Twitter suspended 70 million suspicious accounts in two months

In the past two months, Twitter has suspended more than 70 million accounts suspected of spreading false information as part of its fight against malicious activity.

According to the Washington Post, which quotes data confirmed by Twitter, the average suspension rate is more than one million per day and peaked in mid-May, when more than 13 million suspicious accounts were suspended in a single week. The trend remains the same in July, according to the newspaper.

Leading social networks, Facebook and Twitter in the lead, have put in place stricter rules for political ads, after sharp criticism of their “laxity” in the face of the proliferation of false information during the 2016 US election campaign. In many cases, messages were posted by “bots” (automatic accounts) or Russian-based accounts.

In May, Twitter announced the coming into force of new rules for political advertisers, who will have to provide authenticated documents proving they are in the United States. While parliamentary elections will be held in November, candidates will have to be clearly identified as such on their behalf.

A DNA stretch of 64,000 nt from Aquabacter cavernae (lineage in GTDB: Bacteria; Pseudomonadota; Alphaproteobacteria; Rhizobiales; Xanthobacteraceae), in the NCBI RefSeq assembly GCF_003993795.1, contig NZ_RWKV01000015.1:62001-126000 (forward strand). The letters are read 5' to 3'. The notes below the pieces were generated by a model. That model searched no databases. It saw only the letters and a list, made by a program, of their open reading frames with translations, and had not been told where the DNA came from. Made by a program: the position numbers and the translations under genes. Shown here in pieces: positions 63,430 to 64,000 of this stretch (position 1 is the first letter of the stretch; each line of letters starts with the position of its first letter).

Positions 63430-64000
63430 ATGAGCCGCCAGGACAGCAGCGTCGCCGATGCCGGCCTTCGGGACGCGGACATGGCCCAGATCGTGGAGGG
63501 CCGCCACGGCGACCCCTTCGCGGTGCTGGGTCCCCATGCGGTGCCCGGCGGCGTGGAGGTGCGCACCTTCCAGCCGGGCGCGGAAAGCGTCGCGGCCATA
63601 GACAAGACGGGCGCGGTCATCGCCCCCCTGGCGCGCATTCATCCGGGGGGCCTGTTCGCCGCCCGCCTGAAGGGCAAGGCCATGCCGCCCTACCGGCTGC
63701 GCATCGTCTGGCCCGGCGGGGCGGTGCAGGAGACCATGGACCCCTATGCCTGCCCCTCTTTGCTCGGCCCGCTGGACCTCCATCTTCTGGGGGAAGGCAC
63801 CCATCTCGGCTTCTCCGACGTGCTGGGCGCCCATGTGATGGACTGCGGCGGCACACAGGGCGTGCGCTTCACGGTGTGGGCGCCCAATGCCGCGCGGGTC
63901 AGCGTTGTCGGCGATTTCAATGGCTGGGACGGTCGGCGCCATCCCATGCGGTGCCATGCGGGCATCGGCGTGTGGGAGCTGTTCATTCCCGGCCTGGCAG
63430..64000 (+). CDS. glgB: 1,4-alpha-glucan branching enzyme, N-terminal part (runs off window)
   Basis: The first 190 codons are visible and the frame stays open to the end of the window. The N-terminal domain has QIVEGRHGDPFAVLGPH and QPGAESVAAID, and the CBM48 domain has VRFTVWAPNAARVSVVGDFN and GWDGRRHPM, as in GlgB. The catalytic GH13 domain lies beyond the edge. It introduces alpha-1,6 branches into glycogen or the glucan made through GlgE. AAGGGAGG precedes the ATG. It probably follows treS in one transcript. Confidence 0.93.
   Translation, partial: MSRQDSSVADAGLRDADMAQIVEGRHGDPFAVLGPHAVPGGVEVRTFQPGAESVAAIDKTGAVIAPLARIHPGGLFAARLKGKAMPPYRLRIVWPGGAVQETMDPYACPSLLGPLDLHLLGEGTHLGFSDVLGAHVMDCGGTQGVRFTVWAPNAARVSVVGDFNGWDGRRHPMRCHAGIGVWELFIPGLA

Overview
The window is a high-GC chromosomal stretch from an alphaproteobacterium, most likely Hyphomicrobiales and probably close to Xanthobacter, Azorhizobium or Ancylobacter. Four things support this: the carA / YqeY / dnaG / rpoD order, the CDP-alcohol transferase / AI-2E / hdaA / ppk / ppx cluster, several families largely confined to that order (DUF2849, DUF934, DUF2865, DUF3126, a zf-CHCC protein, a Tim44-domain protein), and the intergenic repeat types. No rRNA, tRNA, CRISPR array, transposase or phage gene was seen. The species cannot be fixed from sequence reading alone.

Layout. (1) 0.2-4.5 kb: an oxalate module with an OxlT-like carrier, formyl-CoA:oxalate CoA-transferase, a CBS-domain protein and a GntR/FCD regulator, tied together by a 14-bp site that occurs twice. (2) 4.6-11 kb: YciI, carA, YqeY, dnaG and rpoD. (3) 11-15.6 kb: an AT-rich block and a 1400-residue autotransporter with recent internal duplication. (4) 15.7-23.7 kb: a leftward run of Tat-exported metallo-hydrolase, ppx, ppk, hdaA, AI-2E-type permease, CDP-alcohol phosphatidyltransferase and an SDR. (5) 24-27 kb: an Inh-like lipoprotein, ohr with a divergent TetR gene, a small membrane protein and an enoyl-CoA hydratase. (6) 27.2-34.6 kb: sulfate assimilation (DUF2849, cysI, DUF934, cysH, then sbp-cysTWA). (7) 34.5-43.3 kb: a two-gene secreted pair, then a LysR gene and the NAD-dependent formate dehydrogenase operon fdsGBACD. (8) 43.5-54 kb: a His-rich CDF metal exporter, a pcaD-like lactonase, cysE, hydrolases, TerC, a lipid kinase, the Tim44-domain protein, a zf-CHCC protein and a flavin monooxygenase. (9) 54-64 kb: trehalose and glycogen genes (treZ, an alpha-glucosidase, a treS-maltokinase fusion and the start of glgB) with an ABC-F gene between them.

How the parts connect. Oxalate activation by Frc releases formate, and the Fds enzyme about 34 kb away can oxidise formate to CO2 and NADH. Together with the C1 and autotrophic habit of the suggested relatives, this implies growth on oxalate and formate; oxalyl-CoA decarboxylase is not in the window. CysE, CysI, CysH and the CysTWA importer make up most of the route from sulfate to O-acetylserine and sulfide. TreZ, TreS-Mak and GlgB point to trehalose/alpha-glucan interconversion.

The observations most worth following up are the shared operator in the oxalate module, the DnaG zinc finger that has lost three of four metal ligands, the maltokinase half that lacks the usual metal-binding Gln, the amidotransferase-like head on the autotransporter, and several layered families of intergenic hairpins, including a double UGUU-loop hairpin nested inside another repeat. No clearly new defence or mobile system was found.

In February, US justice charged 13 Russian nationals accused of participating in “an information war against the United States” on social networks, exacerbating racial and political tensions during the election campaign to favor the candidate Republican Donald Trump and denigrate his Democratic challenger Hillary Clinton. Special Prosecutor Robert Mueller has been investigating for more than a year whether Trump’s campaign team has voluntarily partnered with Russian officials to favor the election of the billionaire, which Mr. Trump denies.

“Twitter is getting rid of fake accounts at a record speed,” the US president wrote Saturday on the social network he uses daily, wondering if those of the New York Times and the Washington Post, two newspapers he vilifies regularly for their coverage of his politics, were part of the lot.




Brian Shannon is just getting his start a reporter. He attended a technical school while still in high school where he learned a variety of skills, from photography to car mechanics. Brian also helps keep Techno Secrets social media feeds up-to-date.

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